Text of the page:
China is the largest greenhouse gas emitter in the world and also suffers from devastating climate catastrophes. Increasingly, policymakers in China have come to realize that government alone cannot adequately prevent or defray climate-related disaster risks. This book contends that a better way to manage catastrophe risk in China is through private insurance rather than directly through the Chinese government. In addition, private insurance could function as a substitute for, or complement to, government regulation of catastrophe risks by causing policyholders to take greater precautions to reduce climate change risks.
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Government, Insurance and Alternatives
China and the Third Pole
Informed by international law, international relations and environment management scholarship, this interdisciplinary analysis of environmental regimes in Asian subregions proposes a new regime for the Himalayas and Tibetan Plateau based on China’s cooperation with its south Asian neighbors.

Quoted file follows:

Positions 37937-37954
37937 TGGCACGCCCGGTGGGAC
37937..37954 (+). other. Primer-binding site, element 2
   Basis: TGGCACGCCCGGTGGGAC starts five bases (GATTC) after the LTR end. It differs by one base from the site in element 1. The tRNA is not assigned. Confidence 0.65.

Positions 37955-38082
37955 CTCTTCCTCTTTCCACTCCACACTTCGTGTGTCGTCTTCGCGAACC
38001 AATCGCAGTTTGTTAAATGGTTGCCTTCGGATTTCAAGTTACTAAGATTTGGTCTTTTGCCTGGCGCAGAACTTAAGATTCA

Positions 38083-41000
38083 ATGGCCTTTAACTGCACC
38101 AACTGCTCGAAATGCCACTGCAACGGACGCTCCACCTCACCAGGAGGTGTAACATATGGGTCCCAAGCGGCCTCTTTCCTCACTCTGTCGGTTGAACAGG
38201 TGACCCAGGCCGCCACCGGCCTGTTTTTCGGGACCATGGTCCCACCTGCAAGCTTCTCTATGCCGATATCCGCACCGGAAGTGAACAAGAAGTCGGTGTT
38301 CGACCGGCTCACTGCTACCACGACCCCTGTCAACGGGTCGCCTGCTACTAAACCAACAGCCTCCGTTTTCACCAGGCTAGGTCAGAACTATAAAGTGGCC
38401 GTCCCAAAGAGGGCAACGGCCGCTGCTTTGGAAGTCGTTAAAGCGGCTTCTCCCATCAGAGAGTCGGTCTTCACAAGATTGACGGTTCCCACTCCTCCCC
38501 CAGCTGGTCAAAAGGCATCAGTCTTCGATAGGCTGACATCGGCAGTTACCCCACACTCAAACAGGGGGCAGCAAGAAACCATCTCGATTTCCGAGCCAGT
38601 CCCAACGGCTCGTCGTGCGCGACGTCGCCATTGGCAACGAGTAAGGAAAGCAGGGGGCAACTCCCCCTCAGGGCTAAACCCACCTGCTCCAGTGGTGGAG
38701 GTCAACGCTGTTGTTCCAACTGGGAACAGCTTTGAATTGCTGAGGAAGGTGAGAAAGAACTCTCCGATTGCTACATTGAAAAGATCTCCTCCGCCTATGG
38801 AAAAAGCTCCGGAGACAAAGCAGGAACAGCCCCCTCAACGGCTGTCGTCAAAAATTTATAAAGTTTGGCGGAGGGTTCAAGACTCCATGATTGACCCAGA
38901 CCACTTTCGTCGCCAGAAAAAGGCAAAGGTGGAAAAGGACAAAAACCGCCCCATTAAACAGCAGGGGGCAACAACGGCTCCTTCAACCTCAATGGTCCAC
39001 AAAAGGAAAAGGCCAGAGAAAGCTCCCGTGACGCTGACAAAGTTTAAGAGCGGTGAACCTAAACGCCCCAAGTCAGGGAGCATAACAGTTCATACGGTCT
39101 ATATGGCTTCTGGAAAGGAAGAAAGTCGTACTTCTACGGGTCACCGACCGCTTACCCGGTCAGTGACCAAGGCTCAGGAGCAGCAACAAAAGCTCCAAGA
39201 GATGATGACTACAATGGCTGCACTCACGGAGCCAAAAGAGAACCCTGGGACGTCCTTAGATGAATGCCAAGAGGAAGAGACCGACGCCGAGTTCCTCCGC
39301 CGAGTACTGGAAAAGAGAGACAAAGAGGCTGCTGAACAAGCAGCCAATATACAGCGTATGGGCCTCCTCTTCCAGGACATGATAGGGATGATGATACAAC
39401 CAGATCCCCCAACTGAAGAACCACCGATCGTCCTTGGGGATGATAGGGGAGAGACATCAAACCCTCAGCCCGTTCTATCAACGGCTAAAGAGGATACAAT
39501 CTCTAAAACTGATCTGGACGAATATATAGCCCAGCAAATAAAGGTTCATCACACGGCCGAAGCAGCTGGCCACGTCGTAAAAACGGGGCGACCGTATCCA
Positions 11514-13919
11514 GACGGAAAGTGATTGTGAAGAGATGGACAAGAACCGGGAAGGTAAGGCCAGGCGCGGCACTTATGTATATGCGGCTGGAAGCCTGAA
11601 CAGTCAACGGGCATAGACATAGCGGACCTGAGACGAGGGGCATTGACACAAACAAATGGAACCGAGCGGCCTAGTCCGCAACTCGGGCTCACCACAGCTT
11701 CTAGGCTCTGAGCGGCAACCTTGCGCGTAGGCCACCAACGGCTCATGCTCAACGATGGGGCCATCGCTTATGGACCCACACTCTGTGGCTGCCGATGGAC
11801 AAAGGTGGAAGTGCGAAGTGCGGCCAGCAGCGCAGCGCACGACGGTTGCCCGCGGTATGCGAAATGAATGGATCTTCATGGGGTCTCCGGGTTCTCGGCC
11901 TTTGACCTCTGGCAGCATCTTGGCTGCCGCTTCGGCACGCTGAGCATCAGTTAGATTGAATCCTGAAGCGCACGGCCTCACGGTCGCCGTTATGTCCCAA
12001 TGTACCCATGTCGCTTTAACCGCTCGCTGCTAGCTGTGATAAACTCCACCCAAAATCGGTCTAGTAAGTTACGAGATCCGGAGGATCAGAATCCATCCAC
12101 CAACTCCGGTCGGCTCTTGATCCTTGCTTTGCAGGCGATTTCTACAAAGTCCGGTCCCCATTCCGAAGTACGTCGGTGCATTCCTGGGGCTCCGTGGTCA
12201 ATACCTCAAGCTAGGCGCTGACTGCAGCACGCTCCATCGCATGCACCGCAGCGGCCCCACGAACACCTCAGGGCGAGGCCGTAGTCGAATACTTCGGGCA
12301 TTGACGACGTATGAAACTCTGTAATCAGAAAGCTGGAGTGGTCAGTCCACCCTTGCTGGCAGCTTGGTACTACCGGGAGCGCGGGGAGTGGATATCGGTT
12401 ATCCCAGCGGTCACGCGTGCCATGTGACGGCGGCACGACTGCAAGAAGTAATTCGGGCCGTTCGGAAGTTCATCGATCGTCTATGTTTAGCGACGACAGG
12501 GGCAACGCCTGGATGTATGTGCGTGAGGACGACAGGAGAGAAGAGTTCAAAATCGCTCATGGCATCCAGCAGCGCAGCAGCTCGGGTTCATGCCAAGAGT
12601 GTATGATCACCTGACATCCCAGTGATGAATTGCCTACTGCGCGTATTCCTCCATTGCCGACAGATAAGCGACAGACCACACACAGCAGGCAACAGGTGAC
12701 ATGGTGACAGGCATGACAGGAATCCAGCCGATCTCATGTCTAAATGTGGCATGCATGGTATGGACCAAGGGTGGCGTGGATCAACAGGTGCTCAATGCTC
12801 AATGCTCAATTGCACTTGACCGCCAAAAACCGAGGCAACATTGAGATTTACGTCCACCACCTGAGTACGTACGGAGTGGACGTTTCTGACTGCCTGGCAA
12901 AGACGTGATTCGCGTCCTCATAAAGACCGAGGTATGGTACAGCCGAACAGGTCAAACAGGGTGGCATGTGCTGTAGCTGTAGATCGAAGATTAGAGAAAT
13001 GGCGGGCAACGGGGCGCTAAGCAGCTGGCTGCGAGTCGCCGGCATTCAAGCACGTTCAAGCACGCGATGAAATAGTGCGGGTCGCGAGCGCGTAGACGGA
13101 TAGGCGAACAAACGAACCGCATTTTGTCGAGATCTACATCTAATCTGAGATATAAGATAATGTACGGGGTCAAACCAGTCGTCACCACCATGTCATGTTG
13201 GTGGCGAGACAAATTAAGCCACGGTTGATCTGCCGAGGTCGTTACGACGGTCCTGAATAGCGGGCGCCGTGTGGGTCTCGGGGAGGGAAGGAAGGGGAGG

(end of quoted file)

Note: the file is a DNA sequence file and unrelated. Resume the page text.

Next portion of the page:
Transregional Comparative Lessons in Pursuit of Sustainable Development
Edited by Werner Scholtz and Jonathan Verschuuren
The core focus of this timely volume is to ascertain how regional environmental law may contribute to the pursuit of global sustainable development. Leading scholars critically analyze the ways in which states may pool sovereignty to find solutions to environmental problems, presenting a comparative legal analysis of the manner in which the AU, EU, OAS and ASEAN deal with the issues of climate change, human rights and the environment.
Place-Based Protections in an Era of Climate Change
Robin Kundis Craig
Comparative Ocean Governance examines the world’s attempts to improve ocean governance through place-based management – marine protected areas, ocean zoning, marine spatial planning – and evaluates this growing trend in light of the advent of climate change and its impacts on the seas.